By Willa Lerner
The global economy has undergone a turbulent 12 months following the spread of the COVID-19 pandemic. As the pandemic’s economic consequences ricocheted around the world, countries faced severe collapses in employment, increasing border closures, and an urgent need for government-sponsored economic relief packages. As 2020 comes to a close, economic confidence has started to return—albeit with significant caveats. The rapid development of vaccines and the slow but relatively steady rise in employment has suggested that the absolute worst of the crisis may be over. However, many countries are facing a second wave (or the continuation of the first wave) of infections—delayed or mishandled vaccine distribution could prolong the economic downturn.
Earlier this month, the Organization for Economic Cooperation and Development (OECD) released the second issue of their 2020 Economic Outlook report. The report provides an analysis of major economic trends and prospects for the next two years, including output, employment, government spending, prices, and current debt balances. All 36 OECD member countries are included, as well as a select group of non-member countries. According to the report, global gross domestic product (GDP) will rise by 4.25% in 2021, reaching pre-pandemic levels, with continued growth (3.75%) anticipated in 2022.
In September, the OECD released a Latin America Economic Outlook report, noting the unprecedented socio-economic impact of the pandemic across the region as regional GDP is expected to contract by more than 9% and poverty rates are expected to increase by more than 4.4%. As with the rest of the world, economic recovery will be uneven, with developing markets, tourist-heavy economies, and informal workers continuing to bear the brunt of the economic collapse. Across the region, almost 40 percent of workers lack access to formal social assistance and protections. Among the 2.7 million companies expected to close their doors, many are small businesses unable to ride out the economic shock, potentially resulting in the loss of 8.5 million jobs.
Argentina struggled with the consequences of a prolonged lockdown but has recently restructured its public debt and seen the beginning of a rebound in manufacturing and construction. The country’s GDP is expected to rise by 3.7% in 2021 after falling almost 13% in 2020. In Brazil, high transmission and fatality rates are expected to constrain economic activity short of pre-pandemic levels, even by late 2022. However, a temporary emergency measure supporting over 67 million low-income households will contribute to 2.6% GDP growth in 2021. Recovery in Chile will likely occur in fits and starts as the country has fallen into its deepest economic recession since 1982. Some loosening of restrictions, though, has pointed towards an uptick in short-term economic indicators. Mexico, which reported its first case of COVID-19 in late February and quickly faced a sharp drop in GDP, is now poised for a recovery heavily reliant on manufacturing exports.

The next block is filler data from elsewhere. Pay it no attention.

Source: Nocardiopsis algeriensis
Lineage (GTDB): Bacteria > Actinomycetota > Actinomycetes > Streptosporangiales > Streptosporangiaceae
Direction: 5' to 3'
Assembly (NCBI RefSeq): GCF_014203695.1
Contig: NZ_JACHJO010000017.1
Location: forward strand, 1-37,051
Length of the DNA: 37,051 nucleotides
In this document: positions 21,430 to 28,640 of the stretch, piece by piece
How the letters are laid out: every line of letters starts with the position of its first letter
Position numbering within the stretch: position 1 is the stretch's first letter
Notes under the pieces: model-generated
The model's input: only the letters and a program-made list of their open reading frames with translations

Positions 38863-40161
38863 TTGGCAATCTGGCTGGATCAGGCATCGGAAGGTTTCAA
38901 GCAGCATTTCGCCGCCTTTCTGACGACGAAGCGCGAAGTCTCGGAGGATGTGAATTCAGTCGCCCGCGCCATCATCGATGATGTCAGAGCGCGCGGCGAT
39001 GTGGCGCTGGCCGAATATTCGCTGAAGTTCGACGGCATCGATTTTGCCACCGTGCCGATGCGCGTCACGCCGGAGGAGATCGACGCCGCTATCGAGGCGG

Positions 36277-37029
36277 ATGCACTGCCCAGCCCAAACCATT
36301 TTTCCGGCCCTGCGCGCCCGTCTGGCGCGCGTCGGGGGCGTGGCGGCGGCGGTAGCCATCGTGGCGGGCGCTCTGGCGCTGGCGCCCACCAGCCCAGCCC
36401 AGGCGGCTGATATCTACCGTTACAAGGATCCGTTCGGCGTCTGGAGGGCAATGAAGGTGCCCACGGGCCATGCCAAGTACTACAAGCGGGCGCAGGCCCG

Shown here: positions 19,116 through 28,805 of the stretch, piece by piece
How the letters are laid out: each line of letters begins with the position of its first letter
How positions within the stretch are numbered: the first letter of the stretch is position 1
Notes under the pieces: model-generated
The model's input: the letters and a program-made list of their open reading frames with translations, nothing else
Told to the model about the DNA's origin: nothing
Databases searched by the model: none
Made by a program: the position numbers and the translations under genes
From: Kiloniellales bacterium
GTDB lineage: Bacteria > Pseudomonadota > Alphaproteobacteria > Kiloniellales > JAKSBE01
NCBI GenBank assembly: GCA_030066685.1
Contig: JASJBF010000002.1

GDP across the European region is projected to decline by approximately 7.5% in 2020 but reach pre-pandemic levels by late 2022 after 3.5% and 3.25% growth in 2021 and 2022, respectively. Despite some positive signals this summer, tightened restrictions following infection spikes have seen a decline in economic activity and fourth quarter GDP growth is expected to again be negative. Unemployment will likely continue to rise until mid-2021, at which point it may begin a slow but steady decline. With the new flare-up in infections, the European Union is recommending a coordinated approach to cross-border travel restrictions. In the United Kingdom, the end of the transitional period of the UK-EU Withdrawal Agreement (“Brexit”) is fast approaching on December 31, 2020. If a deal is not reached before the deadline, the UK could end the transition period facing new economic burdens on trade, productivity, and jobs.
As of July 2020, GDP in the Emerging Asia region was expected to decline by only 2.9% in 2020 and 2.8% in ASEAN-10. Pre-pandemic growth rates are expected to be reached by 2021, with 6.8% growth in Emerging Asia and 5.6% in ASEAN. Due to effective COVID-19 containment measures, Korea is expected to have the least decline in GDP of all OECD member countries—just over 1%. Japan suffered a more decisive impact, with GDP expected to fall by approximately 5.25% in 2020. The country has struggled to contain new COVID-19 infections and will likely not see a dramatic increase in growth in the coming two years. China, one of a few non-OECD member countries included in the report, faced the earliest outbreak of COVID-19 but also began the earliest economic recovery. It is expected to account for approximately one-third of the world’s economic growth in 2021.
The COVID-19 pandemic will leave a lasting impact across the globe. While the turn towards recovery seems imminent, there is much that remains to be done to alleviate the socioeconomic stratification the pandemic has exacerbated. Employment is rising, but significant numbers of people remain underemployed and economic activity is expected to remain well below pre-pandemic projections in many countries. As governments strategize their recovery policies, the OECD has highlighted three critical actions: investing and supporting skill development in essential goods and services (education, health, physical and digital infrastructure); taking decisive action to reverse the rise in poverty and income inequality; and prioritizing international cooperation to coordinate and establish processes for virus control, vaccine distribution, and economic aid.